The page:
On the surface, Sontag did the best at squaring the circle of beauty and intellect. No writing about Sontag fails to mention her appearance—her glamorous combination of beauty with inattention to appearance. Dean writes about how beautiful she was, but also, like Moser, about how she sometimes neglected her looks and how her habit of wearing all black was a “strategy of those who don’t want to have to think about what they are wearing,” rather than a strategy to make other people think you are the kind of person who doesn’t think about what she is wearing.
But like all circles, this one cannot really be squared. In my case, an unsentimental stance about gender simply resulted in alternating exhortations not to bother transitioning at all or, in more charitable moments, just to get on with it. My own case is particularly absurd—genuine indifference does not typically lead to embarking on a multi-year process that will almost certainly be a great deal of trouble, cost too much money, and considerably increase one’s odds of social and economic alienation. That is, however unsatisfying the sentimental narratives of always knowing one’s “true” gender, of being trapped in the wrong body may be, no one transitions out of indifference and without thinking that it is a serious undertaking. And I cannot imagine that such self-imposed indifference about one’s own situation is intolerable only for trans people. The impulse to downplay one’s own vulnerability to the oppressive social forces under which one suffers is perfectly understandable. But taking too ironic a stance toward oneself nearly always risks turning into self-punishment. That is just the personal aspect. Beyond the costs such rigor imposes on its subjects, a strategy of self-protective disavowal has distinct social and political costs as well. If everyone adopted such a position—all the more so if they did so successfully—the effect would be that no one would make a big deal out of precisely those things out of which a big deal ought to be made.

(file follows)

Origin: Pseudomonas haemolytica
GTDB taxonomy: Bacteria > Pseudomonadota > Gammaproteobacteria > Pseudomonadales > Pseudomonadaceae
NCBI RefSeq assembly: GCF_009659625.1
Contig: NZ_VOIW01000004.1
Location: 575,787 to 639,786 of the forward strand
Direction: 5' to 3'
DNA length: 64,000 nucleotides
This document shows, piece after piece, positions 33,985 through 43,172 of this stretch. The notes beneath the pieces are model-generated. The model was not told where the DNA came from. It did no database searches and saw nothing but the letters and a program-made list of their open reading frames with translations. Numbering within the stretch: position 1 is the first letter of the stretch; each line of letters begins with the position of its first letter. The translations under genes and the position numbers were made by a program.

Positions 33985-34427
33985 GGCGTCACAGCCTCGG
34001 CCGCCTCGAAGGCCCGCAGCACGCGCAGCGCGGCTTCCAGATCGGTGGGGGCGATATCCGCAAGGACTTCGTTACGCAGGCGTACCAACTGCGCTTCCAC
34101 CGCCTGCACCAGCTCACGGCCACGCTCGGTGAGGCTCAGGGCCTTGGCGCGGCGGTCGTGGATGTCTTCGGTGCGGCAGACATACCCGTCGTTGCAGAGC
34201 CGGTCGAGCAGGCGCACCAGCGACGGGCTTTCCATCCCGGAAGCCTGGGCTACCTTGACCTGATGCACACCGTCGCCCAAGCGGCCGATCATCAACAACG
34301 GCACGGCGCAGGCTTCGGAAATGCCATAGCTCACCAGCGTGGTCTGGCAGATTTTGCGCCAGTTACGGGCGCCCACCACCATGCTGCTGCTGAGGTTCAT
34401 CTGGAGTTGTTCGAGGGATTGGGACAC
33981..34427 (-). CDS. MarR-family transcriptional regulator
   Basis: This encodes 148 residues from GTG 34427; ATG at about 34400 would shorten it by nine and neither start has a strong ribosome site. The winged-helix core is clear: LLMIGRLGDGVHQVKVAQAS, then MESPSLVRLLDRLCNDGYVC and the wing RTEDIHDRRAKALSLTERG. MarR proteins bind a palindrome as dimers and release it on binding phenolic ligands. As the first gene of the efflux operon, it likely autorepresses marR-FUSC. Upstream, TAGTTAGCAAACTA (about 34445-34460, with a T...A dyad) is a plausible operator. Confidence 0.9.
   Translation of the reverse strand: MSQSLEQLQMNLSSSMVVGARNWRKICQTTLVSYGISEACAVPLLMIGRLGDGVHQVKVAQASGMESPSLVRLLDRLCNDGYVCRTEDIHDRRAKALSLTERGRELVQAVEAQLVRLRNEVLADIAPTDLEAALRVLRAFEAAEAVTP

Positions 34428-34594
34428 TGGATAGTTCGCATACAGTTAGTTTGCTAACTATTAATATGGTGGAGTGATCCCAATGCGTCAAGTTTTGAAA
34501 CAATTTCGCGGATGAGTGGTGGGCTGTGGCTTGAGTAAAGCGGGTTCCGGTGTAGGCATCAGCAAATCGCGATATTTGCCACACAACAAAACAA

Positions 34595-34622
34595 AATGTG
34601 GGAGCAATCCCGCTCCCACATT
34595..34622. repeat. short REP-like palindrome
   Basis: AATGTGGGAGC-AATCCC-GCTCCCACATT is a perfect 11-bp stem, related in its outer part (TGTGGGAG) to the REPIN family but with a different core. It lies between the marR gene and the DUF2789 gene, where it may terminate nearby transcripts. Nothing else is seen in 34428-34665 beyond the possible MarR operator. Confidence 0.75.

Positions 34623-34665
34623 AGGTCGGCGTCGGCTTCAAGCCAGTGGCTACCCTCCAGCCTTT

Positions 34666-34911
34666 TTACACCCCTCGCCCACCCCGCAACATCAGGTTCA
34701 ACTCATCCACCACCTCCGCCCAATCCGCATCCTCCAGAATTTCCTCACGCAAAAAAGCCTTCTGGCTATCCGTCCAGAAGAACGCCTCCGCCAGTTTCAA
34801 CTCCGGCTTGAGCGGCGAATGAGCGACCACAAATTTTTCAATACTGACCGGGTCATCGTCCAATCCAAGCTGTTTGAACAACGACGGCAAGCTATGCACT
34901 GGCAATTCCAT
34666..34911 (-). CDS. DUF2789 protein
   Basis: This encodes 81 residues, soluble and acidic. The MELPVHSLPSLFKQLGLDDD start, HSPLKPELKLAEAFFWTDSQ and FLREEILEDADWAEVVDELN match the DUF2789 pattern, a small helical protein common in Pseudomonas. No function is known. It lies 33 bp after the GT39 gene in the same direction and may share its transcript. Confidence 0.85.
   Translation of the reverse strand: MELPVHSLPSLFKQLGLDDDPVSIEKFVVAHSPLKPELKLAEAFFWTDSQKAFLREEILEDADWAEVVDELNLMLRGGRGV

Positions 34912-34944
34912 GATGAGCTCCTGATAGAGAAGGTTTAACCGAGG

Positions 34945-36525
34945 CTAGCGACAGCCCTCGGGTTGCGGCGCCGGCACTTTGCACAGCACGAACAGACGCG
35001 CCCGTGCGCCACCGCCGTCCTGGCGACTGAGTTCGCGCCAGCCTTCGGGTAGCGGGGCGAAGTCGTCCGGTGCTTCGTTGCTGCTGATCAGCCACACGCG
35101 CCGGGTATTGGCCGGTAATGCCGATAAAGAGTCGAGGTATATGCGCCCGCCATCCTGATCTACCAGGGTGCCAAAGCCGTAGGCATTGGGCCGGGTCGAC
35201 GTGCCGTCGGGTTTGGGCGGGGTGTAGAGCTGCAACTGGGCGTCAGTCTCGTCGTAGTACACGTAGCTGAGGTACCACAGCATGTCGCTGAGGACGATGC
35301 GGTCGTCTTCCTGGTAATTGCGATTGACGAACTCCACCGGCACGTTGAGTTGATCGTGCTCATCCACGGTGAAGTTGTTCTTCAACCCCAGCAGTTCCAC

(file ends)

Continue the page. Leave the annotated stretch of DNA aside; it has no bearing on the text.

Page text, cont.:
And, my own stance has also been precisely the opposite of an unsentimental one. It is an avoidance of turning to face the facts: ignoring a painful reality for the sake of self-protection, both material and psychic. It is not a product of unsentimentality but of its contrary. Unsentimentality is not a position of invulnerability. It marks a reckoning with the world, painful as it may be, and it is a far more fragile position than the comfort of familiar emotion. But to turn away from a painful object cannot make the object disappear or even weaken its hold, and nor can dismissing such an object as, in fact, simply not a big deal. The problem is that gender in general, and femininity in particular, is a big deal, whether one loves it or hates it or, as is more often the case, both at the same time. To disregard an object of attention, to dismiss it as “not serious” either in the personal or in the political sphere is a temptation that can only lead to disappointment.
More concretely, the failure of liberal feminism, however manifest it may be, cannot be rectified with a dismissal of feminism tout court. Throwing the baby out with the bathwater is an overused expression. But, like many such figures of speech, it is overused for a reason. Doing so with feminism may work for any one individual woman, but, as with any problem of collective action, what seems good for one person may not be so good for everyone. But I am not simply calling for the sacrifice of one’s own comfort for the greater good, although there are times when that may be what is required. Because, in general, the tension between the individual and the greater good is overstated. The strategy of disavowal used by a figure like Arendt or Sontag may seem comforting, but ultimately it risks leaving one in a position of insecurity and fragility. Such disavowal, it turns out, not only results in a political failure but, to put it simply, feels bad.